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Where to Go


Beit Felasteen

By Bassam Almohor

Beit Felasteen (House of Palestine) on Mount Gerizim, south of Nablus, rises like a balcony over the ancient city that sprawls between and along the sides of the two mountains Ebal and Gerizim, the latter known as a holy mountain. The house was built during the second Intifada at the location where Bir al-Hamam, a Byzantine monastery dating back to the fifth century AD, was unearthed during the construction work. The monastery of Bir al-Hamam is well-kept with its magnificent mosaic, structures, and findings in the basement of the house. Two rooms of a museum were built to showcase the findings in situ. (Location: 32.210102° N, 35.265194° E.)

Beit Felasteen was influenced by Villa La Rotonda in Vicenza, built by the renowned sixteenth-century Italian architect Andrea Palladio. But as philanthropist and businessman Munib Rashid al-Masri, 87, points out, “Beit Felasteen is ten meters higher than Palladio’s villa.”

Wide, broad stairs lead to the house’s four matching sides, which all lead to the main rotunda, named by Mr. Masri the Dome of Mercy. The name Allah and those of the four prophets Abraham, Moses, Jesus, and Muhammad are written on its sides in golden Arabic calligraphy. A marble statue of Hercules stands under the dome as a symbol of strength and steadfastness.

The house’s four wings are named after Palestinian cities: The Jerusalem-al-Khalil (Hebron) wing contains the study that houses more than 5,000 books and manuscripts, among them invaluable collectibles, as well as a two-meter-long ancient camera and a fossil shell that dates back millions of years. In the Nablus-Jenin wing stands a bronze statue of al-Buraq, the winged horse of Prophet Muhammad. The Haifa-Jaffa wing houses a gilded throne that belonged to Khedive Ismail Pasha (1830–1895) and a rare Picasso painting. The fourth wing, the Bethlehem-Nazareth section, is filled with rare wall paintings and frescoes.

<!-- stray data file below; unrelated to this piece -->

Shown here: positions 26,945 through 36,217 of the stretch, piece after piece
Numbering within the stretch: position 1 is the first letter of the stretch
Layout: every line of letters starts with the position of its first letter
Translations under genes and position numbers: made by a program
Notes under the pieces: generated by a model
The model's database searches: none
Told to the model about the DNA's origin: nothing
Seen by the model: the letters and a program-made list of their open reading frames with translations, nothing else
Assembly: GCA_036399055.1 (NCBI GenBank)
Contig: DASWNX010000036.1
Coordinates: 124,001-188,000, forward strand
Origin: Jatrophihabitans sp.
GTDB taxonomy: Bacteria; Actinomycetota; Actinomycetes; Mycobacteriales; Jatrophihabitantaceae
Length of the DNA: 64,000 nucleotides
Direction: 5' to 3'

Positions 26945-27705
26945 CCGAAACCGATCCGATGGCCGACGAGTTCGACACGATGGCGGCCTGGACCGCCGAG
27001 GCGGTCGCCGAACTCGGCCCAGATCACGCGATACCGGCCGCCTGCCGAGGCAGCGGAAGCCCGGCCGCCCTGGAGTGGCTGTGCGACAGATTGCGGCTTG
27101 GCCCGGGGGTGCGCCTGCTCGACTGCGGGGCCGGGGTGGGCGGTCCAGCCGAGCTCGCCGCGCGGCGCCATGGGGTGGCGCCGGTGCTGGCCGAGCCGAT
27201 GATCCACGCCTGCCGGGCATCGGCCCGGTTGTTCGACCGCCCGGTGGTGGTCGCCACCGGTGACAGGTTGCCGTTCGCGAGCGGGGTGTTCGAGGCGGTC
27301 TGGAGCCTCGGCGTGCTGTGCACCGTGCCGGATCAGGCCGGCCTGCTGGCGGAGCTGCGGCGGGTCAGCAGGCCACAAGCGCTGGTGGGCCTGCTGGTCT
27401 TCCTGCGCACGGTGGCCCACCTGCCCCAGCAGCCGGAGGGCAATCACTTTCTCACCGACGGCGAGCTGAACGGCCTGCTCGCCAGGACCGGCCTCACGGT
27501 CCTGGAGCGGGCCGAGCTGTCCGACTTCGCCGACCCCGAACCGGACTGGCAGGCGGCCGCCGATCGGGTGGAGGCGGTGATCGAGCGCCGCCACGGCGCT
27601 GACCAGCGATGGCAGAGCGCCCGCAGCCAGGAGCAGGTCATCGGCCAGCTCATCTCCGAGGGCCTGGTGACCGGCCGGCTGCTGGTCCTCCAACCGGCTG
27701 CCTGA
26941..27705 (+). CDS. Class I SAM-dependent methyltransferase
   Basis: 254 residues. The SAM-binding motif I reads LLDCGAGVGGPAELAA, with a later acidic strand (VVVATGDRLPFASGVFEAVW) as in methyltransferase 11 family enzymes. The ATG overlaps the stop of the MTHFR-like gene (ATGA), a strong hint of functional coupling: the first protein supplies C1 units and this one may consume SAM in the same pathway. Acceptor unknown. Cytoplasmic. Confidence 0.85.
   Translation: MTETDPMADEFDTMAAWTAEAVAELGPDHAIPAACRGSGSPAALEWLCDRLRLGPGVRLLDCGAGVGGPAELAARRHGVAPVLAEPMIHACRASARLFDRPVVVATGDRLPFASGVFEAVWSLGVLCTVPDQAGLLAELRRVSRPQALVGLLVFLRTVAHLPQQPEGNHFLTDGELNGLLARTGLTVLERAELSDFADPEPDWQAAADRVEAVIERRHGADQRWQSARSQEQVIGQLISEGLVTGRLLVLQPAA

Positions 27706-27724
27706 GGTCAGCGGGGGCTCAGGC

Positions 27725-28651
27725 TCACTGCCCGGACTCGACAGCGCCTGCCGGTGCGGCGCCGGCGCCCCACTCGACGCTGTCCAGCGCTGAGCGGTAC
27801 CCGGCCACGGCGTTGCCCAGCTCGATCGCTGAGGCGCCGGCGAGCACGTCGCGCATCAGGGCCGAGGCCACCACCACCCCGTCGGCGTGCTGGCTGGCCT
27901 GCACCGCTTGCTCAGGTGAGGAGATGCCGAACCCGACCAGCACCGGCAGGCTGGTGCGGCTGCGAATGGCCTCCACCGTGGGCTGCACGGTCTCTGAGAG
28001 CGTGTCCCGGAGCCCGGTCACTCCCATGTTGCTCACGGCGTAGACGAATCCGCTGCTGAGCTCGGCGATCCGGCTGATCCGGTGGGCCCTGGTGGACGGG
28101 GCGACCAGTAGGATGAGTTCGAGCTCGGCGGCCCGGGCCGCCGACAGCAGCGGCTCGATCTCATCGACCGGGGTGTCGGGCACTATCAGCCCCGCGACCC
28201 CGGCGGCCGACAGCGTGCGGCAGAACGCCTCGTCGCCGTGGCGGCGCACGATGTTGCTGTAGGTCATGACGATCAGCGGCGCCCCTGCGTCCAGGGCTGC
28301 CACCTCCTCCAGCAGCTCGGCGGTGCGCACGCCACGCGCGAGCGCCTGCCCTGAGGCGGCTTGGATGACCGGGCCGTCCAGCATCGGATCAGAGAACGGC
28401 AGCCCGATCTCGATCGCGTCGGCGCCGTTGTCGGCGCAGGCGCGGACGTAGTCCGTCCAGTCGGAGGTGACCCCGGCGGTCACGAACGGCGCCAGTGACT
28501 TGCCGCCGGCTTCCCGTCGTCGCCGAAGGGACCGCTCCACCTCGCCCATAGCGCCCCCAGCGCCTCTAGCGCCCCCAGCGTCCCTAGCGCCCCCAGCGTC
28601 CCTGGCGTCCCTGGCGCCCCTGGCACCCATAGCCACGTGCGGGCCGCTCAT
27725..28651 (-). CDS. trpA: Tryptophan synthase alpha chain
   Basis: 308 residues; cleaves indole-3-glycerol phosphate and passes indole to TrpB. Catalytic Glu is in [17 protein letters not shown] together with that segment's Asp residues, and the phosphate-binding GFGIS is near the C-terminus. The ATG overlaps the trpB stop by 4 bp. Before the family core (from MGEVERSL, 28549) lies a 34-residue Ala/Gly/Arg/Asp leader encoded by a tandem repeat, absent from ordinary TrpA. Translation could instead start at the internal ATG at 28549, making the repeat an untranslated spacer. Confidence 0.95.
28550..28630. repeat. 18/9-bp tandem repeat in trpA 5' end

Mr. Masri proudly leads visitors to the memory section, housed in another wing, that tells the story of Palestine and the Palestinian people. Murals cover the walls from floor to ceiling. They recount the Nakba and the mass expulsion of Palestinians and depict the Palestinian leaders who have written the recent history of the ongoing struggle. On the opposite side, a map of historic Palestine is illuminated in full color, surrounded by the names of the 530 Palestinian villages and towns destroyed during the Nakba.

Beit Felasteen lies in the middle of a 300-dunum garden (74 acres) that is planted with more than 8,000 olive trees. The southern front faces a wide round fountain with sculpted horses in its center. The historic glass house nearby belonged to Napoleon III and was brought by Masri from Paris. The elegant gardens were designed by the famous French architect Louis Benech.

“Beit Felasteen is not only a family house,” says Masri, “it belongs to all Palestinians and visitors.” Newlywed couples come to take photos in its beautiful, spacious gardens, and Masri holds important political meetings and events here. At the northwestern end, outside the surrounding walls, Masri built a grand mosque that overlooks the ancient city center of Nablus.

For more information and guidance, contact Ziad Abu Rdeneh at +970 59 938 2049 or aburdenehziad@gmail.com.
Bassam Almohor can be reached at almohor@gmail.com, +972-52-458-4273, or Facebook @toursmore.

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